Direction of Social Mobility
When we speak of social mobility, we usually think of an ascent from-lower to higher, but social mobility runs in both directions. Some . climb, some fall, and some stay at the same level as their parents held. Among a sample Are there any reasons for believing that these rates of mobility will be, or will not be, maintained for the next generation?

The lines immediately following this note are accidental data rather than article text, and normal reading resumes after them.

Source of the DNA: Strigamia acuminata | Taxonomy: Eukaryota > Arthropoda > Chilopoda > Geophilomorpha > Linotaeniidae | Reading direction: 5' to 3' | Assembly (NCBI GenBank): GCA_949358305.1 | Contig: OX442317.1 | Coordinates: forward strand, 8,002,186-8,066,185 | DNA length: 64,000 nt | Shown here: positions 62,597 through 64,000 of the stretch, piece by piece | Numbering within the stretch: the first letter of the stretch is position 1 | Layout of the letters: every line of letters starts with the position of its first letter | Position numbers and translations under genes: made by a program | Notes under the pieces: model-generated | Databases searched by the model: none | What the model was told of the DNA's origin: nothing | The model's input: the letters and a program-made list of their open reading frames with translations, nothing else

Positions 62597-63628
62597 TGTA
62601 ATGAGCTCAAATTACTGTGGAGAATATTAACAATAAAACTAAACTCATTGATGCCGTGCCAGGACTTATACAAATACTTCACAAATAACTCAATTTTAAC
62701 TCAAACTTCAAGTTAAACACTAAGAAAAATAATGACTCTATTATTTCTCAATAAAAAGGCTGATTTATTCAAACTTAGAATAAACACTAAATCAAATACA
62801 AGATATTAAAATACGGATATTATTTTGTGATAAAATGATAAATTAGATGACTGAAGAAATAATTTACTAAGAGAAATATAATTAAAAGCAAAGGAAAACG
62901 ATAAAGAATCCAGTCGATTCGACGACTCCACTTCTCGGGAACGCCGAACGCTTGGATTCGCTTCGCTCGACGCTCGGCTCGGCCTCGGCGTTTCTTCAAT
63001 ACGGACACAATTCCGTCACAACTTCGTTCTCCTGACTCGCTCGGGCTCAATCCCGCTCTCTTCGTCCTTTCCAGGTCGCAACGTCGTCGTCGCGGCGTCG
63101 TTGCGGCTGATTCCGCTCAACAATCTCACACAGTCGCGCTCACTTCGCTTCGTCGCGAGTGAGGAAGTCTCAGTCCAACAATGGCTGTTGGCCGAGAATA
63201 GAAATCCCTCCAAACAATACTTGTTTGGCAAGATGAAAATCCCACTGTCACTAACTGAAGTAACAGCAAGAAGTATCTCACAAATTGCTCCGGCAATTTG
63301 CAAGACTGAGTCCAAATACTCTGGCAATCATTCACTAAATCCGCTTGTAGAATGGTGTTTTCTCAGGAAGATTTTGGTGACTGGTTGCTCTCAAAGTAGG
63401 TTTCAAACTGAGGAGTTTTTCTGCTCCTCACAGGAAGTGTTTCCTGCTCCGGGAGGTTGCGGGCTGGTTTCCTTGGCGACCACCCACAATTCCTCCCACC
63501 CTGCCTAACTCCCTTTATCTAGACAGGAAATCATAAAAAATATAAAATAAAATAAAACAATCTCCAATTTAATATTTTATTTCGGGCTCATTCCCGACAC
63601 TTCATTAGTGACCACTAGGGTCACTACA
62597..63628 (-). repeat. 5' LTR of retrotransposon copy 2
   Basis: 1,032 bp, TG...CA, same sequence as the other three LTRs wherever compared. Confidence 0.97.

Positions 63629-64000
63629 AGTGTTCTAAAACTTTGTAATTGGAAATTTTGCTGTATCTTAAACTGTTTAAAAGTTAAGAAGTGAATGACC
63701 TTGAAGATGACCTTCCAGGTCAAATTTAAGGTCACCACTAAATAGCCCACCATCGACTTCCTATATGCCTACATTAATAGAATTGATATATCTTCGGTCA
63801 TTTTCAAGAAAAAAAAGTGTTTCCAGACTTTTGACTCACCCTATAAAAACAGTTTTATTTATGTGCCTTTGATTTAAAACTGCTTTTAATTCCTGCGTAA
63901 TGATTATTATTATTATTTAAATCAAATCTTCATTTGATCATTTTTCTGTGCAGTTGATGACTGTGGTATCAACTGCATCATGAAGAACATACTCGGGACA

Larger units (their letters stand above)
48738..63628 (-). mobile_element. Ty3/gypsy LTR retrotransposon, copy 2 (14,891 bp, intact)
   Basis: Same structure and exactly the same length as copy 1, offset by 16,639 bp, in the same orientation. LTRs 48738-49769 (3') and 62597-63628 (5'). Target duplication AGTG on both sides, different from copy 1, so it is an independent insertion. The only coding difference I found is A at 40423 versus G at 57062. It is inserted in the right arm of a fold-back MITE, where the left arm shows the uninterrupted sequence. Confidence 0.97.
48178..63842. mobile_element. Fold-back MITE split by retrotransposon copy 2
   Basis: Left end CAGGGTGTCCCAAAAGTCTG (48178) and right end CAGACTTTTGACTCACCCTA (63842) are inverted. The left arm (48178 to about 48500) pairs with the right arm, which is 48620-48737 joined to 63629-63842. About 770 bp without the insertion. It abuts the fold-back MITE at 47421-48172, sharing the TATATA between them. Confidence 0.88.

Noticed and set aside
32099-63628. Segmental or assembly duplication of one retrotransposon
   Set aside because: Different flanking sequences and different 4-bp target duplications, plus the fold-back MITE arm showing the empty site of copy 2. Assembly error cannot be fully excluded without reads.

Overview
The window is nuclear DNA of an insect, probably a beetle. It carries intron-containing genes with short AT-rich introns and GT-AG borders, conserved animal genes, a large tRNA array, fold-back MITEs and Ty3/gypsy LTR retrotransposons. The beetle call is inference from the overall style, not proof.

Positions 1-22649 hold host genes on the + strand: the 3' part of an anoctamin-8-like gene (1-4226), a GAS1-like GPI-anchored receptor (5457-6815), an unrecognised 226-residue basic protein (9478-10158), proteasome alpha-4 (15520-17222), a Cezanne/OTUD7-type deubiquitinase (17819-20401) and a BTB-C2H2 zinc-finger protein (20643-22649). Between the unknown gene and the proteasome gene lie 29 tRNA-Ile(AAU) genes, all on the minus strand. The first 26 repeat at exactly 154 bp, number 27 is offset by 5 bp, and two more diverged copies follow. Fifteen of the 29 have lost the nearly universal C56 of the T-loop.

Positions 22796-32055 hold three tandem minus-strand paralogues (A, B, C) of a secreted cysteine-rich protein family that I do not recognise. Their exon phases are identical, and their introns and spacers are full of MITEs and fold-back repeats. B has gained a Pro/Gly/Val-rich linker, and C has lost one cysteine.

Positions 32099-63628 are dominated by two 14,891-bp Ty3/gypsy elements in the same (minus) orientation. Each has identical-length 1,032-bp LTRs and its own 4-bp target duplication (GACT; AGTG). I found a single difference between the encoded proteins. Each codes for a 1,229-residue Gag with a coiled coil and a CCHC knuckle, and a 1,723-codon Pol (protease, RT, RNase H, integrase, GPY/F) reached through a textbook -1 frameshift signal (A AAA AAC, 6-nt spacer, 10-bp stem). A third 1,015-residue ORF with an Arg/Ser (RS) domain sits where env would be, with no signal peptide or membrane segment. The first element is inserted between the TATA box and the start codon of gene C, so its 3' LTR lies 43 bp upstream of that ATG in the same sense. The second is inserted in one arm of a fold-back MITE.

of Bostonians and Kansas Cities interviewed in 1971 and 1972, 60 percent felt they were , in a higher socioeconomic 'status than their parents, 31 percent said they were the same (but thought their life easier), and only 9 .• percent thought they had dropped in status [Coleman and-Rainwater, 1978, p. 226]. Figure 15-1 shows that there is a good deal of mobility in both directions. The extent of downward individual mobility is me of the tests of an open class society. If practically all people remain firmly fixed in the social-class rank of their parents, then we have a closed class society in which ascription (in this case, parental position) accounts for more than achievement. However, if many people drop, while many others rise, then we can assume that inherited advantages and handicaps are not great enough to keep achievement from being a major determinant of social-class position.